Mum, Dad, Two Kids And Two Start-Ups: How We Make It Work
I must admit, I’m a bit uncomfortable with this topic.
I mean, it sounds like I have it all sorted and life is easy and balanced. Which is not my reality. I’ve made the long journey along Struggle Street at various stages over the past few years and I can confirm, it can be a lonely place.
But life with two young kids and two high-growth start-up businesses (mine is Consult; my husband Paul’s is Booktrack) has meant I’ve had to work hard to find ways to make my life a little less crazy.
I don’t have all the answers yet, but here’s what (mostly) works for me, right now:
1. LOWER YOUR EXPECTATIONS IN AREAS THAT DON’T REALLY MATTER.
Young children and start-up companies are both time and energy-suckers! The reality is, you have a limited pool of resources: Money, time, energy and – ultimately – health. I long ago gave up any idea of being the mum with the home baking and the perfectly tidy house. Forget the ideal of being the “perfect parent” and focus on the things that matter – quality time with the kids.
2. SHARPEN YOUR FOCUS.
You give up a lot in order to run a business – so make sure it becomes the best business it can be. Develop a razor-sharp focus on the things that matter. Don’t get side tracked on time or money wasters at the expense of getting the business cranking. Leverage off the expertise of others to ensure you’re focused on the right areas.
3. LISTEN TO YOUR GUT TO FIND YOUR BALANCE.
I personally believe that the part-time working mum has the toughest gig in town. (I call myself a part-time worker because I’m in the office four days a week, but naturally because it’s my own business, I’m working much more than that). I really relate to the part-time mum who can’t be the employee who stays back to put in the hours, and can’t be the parent who volunteers for all the field trips.
Working out how much time in the office I’m okay with is really important for my sanity (and probably my childrens’ and colleagues’!). This has been fluid as the children’s needs have changed, but right now, four days is about right for me.
4. COMMUNICATE WELL.
I’m lucky enough to have married one of the most special guys out there. We support each other in what we’re doing and when one is crazy-busy, the other steps up and helps out a bit more with the kids. Paul’s often overseas, so we run a shared Google calendar so we know where we’re both at (Paul’s calendar is much more glamorous than mine!).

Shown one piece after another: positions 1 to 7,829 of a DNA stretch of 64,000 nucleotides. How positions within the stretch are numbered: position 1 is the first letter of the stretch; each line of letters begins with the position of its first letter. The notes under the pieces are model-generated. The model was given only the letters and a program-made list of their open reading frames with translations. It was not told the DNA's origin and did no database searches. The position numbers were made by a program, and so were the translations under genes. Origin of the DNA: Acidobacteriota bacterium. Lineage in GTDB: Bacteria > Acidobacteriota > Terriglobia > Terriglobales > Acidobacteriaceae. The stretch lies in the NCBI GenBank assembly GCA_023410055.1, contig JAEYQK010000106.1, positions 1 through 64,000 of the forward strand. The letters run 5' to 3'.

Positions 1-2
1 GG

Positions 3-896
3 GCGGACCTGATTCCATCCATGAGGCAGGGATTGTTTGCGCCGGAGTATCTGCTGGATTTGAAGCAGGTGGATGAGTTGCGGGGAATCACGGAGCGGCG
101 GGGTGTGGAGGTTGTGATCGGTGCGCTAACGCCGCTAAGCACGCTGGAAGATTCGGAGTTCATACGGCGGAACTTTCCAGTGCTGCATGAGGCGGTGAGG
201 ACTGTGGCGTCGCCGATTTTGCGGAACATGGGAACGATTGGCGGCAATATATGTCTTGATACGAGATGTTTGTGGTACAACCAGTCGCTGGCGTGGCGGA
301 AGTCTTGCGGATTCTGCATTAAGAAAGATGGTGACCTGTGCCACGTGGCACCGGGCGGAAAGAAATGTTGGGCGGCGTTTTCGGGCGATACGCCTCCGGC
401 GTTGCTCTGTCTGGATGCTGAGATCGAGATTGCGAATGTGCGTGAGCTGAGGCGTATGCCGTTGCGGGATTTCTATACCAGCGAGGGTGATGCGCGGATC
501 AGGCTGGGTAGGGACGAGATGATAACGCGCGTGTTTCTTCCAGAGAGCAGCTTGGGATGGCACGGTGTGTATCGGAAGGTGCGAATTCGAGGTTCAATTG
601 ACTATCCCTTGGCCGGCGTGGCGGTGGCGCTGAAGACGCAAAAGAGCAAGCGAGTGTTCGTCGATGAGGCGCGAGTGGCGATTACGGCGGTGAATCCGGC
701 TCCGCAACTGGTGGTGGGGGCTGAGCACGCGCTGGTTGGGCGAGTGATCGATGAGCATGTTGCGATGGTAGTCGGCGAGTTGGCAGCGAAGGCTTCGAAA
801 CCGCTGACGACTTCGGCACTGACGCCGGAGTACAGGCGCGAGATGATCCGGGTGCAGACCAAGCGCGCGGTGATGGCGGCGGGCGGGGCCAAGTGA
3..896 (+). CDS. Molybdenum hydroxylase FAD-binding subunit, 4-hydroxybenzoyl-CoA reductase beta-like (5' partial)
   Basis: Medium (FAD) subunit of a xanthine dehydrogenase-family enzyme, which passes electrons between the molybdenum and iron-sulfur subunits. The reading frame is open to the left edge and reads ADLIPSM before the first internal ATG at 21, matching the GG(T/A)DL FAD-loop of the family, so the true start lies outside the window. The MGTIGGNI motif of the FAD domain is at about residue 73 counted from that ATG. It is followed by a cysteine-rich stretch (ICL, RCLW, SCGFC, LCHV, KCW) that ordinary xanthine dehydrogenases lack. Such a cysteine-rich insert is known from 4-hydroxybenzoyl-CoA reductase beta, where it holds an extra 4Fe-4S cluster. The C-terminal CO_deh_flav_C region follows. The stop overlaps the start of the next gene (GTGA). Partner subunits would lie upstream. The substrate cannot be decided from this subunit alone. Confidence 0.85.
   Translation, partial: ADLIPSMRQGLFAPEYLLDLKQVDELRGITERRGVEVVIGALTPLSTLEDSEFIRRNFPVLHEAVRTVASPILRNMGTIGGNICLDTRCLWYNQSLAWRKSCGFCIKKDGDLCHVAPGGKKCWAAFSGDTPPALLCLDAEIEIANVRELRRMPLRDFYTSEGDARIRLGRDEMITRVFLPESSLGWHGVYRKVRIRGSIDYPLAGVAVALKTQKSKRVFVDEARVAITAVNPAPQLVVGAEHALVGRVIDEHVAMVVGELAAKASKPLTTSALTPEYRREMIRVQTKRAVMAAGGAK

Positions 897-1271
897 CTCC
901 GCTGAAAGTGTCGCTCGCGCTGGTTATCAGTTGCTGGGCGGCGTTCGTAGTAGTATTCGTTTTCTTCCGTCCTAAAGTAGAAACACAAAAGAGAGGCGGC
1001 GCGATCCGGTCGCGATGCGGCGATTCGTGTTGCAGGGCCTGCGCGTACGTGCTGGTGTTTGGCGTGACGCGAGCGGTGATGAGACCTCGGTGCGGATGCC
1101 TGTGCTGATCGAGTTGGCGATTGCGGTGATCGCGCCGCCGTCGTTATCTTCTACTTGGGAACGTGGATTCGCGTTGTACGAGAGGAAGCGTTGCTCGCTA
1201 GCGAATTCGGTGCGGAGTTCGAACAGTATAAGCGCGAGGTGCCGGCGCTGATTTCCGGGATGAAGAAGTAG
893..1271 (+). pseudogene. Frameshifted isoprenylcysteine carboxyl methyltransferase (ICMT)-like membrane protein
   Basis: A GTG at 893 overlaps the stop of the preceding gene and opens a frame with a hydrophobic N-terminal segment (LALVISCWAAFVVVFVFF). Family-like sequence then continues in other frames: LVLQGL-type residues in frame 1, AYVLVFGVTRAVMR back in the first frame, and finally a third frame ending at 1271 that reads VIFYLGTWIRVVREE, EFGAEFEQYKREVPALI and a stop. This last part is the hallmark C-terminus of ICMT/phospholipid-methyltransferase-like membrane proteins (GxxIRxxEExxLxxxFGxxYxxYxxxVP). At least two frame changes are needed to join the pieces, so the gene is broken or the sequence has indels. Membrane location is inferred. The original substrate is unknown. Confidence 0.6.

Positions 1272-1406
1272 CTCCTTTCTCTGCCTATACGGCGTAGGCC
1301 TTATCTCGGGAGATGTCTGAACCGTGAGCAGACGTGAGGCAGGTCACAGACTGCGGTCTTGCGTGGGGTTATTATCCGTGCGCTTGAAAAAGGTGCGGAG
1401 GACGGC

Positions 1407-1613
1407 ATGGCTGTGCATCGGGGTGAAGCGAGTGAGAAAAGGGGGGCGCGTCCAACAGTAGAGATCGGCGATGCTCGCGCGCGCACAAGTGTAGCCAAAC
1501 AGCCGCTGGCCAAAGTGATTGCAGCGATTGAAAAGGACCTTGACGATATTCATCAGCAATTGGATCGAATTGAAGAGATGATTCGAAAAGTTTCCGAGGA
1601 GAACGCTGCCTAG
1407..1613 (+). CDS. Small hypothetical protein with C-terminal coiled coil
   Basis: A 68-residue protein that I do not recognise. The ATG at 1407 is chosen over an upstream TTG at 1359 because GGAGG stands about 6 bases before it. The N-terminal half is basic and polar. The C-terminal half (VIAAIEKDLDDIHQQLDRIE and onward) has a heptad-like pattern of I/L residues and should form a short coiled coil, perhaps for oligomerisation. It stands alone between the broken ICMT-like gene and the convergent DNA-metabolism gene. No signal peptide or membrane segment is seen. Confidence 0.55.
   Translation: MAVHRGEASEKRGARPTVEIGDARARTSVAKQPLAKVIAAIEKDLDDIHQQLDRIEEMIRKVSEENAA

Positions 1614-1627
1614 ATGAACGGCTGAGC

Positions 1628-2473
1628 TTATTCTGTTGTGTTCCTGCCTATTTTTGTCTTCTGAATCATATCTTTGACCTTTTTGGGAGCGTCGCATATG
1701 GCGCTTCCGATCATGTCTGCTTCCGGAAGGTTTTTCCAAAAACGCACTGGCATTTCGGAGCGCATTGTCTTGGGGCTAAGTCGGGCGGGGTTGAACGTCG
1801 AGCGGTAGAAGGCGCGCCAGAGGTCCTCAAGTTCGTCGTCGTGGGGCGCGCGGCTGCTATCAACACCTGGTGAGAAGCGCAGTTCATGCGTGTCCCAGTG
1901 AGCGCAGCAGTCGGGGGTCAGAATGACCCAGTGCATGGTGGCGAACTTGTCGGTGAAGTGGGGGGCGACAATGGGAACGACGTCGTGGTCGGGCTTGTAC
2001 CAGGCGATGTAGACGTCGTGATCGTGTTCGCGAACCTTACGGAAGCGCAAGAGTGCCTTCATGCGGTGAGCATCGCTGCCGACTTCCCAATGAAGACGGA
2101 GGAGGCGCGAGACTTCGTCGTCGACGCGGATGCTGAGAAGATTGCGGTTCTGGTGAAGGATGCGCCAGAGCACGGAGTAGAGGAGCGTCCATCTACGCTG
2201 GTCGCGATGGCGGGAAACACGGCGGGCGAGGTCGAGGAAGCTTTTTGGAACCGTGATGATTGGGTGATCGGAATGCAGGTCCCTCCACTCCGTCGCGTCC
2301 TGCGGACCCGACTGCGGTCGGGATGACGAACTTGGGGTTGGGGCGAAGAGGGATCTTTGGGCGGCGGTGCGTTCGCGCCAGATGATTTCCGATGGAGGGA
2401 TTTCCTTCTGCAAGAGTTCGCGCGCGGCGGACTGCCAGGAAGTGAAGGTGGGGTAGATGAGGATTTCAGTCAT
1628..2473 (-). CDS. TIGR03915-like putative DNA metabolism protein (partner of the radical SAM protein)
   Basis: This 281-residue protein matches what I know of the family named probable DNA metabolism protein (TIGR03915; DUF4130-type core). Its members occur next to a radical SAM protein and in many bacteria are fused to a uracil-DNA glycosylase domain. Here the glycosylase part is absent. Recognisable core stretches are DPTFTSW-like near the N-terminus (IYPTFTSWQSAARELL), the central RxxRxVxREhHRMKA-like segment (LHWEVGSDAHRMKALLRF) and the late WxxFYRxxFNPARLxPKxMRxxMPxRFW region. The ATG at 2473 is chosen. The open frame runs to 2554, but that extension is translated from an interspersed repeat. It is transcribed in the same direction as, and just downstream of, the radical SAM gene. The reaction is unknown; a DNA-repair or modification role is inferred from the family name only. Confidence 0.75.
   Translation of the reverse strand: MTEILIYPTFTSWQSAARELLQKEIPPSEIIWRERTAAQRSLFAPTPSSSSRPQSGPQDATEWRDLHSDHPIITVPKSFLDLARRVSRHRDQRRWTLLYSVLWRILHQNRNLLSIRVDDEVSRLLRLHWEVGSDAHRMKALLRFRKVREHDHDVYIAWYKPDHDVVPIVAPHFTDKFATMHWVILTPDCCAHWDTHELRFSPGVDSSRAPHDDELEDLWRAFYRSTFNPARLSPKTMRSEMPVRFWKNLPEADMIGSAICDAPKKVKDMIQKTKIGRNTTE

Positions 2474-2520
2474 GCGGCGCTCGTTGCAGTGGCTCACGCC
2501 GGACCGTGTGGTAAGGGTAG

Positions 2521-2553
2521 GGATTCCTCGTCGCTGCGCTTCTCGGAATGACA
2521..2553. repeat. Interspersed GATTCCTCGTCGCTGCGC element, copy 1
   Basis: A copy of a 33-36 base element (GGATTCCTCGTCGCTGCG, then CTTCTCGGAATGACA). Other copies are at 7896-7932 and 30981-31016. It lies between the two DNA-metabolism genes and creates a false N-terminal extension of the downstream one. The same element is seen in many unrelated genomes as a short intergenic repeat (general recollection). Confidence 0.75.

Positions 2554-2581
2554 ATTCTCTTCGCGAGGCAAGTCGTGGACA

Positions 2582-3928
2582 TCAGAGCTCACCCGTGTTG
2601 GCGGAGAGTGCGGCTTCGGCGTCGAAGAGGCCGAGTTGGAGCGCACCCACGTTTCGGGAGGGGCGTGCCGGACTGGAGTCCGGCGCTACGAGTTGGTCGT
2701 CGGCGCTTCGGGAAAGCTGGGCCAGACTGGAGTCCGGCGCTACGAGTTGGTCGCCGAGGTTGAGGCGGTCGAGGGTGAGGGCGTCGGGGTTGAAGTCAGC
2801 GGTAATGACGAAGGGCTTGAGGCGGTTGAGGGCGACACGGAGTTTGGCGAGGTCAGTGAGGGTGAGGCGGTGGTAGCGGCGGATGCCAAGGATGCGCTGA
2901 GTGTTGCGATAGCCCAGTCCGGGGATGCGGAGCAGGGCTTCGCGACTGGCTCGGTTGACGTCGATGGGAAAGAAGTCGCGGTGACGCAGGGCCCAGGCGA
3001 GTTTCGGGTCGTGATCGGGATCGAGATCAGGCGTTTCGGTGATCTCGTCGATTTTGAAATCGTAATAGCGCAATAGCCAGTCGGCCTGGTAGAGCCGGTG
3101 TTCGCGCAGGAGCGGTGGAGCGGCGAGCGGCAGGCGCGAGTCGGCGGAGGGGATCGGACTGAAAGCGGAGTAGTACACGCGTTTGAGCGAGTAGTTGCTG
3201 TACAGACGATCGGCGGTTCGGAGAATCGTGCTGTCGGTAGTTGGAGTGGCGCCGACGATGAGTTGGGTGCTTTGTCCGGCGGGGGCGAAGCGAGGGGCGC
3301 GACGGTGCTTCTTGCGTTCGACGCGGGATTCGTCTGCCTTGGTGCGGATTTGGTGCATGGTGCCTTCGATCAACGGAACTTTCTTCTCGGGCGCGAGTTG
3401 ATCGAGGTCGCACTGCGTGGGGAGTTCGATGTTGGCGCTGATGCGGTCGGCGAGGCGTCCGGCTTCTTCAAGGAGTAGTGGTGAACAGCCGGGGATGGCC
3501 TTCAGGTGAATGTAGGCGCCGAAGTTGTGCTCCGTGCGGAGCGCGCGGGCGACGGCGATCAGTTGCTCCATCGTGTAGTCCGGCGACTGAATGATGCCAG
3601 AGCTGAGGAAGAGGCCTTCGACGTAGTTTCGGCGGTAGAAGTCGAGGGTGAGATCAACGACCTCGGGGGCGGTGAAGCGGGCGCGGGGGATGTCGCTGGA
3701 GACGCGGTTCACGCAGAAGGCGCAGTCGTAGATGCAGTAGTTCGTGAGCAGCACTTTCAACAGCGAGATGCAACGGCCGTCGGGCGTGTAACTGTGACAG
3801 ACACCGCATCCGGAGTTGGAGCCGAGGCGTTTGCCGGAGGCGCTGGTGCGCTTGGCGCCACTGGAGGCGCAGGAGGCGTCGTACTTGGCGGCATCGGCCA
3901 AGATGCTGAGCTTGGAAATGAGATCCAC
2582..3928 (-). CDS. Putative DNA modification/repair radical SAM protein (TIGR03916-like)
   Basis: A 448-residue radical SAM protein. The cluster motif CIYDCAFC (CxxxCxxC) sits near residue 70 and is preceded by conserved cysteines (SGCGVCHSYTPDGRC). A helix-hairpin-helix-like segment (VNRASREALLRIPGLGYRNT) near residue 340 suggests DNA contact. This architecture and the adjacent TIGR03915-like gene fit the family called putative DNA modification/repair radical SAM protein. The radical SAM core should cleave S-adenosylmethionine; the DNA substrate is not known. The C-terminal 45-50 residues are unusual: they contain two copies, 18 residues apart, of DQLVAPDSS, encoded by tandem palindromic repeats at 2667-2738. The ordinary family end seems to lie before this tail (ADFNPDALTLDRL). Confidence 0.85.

At the core of it is basic communication and appreciating what the other has going on. We’re really focussed on giving each other the support we need to help our businesses grow.
Outsource as much as you can – order groceries online, get a cleaner, get a nanny if you can (ours has become a part of our family). Great companies I use to make life easier include Nibblish, Recognise & Reward, Oceanz Direct and Eat My Lunch.
6. LET YOUR KIDS ‘LIVE THE DREAM’ TOO!
When Booktrack launched, we all moved to New York for a while. When Consult was in its early days, we ran it from home, and my daughter would hang out with my business partner Steve while he worked at the kitchen table.
We talk about our businesses a lot with the girls, so they can appreciate why we might be busier than usual sometimes, or why Paul is away overseas. I think it’s important for kids to understand that you only get somewhere with hard work, and that sometimes this doesn’t come in a 9 to 5 package.
7. BLOCK YOUR TIME.
There’s always so much to do; you have to think deliberately about where you’re spending your time – otherwise you’ll end up working around the clock.
Actually, I’m still pretty awful at this! My role has a lot of distractions, so what I’m working on next is a strategy to manage these more effectively.
8. MAKE TIME TO CATCH UP WITH YOUR FRIENDS AND FAMILY – AND YOURSELF.
This is my key focus for 2016. It’s easy to be so busy that you miss catching up with friends, and forget to look after yourself. So schedule catch-ups and exercise like you would a business meeting.
Don’t forget your priorities – family, friends and health are the things that really matter, irrespective of whatever else you’re doing.
I’m a compulsive collector of ideas to make life a little easier, so I’m very interested to find out what helps you to “make it work” in your life. Please let me know in the comments section!
This post originally appeared on The Leader’s Digest.